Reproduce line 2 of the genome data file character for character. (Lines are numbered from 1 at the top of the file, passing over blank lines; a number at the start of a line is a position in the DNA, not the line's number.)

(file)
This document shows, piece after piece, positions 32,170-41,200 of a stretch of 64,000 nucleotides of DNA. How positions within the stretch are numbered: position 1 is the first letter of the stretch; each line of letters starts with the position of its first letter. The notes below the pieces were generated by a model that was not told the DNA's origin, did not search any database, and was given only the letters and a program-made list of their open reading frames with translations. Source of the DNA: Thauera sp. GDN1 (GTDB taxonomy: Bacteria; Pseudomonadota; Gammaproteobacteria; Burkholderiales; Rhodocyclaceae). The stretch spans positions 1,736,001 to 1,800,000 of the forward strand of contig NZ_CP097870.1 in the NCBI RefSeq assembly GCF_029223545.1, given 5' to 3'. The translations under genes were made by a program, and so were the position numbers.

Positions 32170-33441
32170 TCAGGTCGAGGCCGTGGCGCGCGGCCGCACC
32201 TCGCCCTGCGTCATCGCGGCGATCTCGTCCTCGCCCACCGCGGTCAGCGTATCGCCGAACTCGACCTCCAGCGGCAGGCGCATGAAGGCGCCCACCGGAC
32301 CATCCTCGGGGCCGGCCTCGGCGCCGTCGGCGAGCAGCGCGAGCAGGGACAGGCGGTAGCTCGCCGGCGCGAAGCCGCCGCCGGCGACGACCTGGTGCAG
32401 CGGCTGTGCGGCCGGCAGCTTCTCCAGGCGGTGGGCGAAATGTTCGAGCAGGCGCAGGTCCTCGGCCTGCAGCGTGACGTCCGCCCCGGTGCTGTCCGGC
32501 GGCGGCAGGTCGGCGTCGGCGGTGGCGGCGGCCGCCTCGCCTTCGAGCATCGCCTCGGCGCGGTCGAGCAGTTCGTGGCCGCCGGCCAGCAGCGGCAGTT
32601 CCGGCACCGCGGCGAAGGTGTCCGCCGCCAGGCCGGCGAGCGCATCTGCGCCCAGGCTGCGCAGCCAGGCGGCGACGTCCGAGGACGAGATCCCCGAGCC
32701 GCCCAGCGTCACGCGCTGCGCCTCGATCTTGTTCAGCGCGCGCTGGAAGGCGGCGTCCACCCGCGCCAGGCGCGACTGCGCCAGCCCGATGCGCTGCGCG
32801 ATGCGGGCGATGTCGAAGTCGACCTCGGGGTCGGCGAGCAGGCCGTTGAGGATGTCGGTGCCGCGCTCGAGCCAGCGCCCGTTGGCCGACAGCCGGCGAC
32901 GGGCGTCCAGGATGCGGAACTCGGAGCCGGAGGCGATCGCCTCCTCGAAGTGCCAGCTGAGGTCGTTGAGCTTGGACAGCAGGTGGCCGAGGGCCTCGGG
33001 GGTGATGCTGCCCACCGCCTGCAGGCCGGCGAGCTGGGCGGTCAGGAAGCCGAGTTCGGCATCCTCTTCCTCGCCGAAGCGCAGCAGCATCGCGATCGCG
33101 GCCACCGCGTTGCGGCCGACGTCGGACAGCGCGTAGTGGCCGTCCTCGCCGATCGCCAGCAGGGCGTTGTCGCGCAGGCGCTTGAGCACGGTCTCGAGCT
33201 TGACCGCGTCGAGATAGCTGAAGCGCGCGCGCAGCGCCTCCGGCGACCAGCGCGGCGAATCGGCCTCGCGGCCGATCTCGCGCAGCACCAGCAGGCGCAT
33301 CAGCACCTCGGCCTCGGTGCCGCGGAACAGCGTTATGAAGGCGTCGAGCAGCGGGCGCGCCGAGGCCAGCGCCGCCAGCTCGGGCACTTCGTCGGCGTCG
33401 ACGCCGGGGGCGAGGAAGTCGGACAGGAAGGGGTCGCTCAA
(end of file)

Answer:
Positions 32170-33441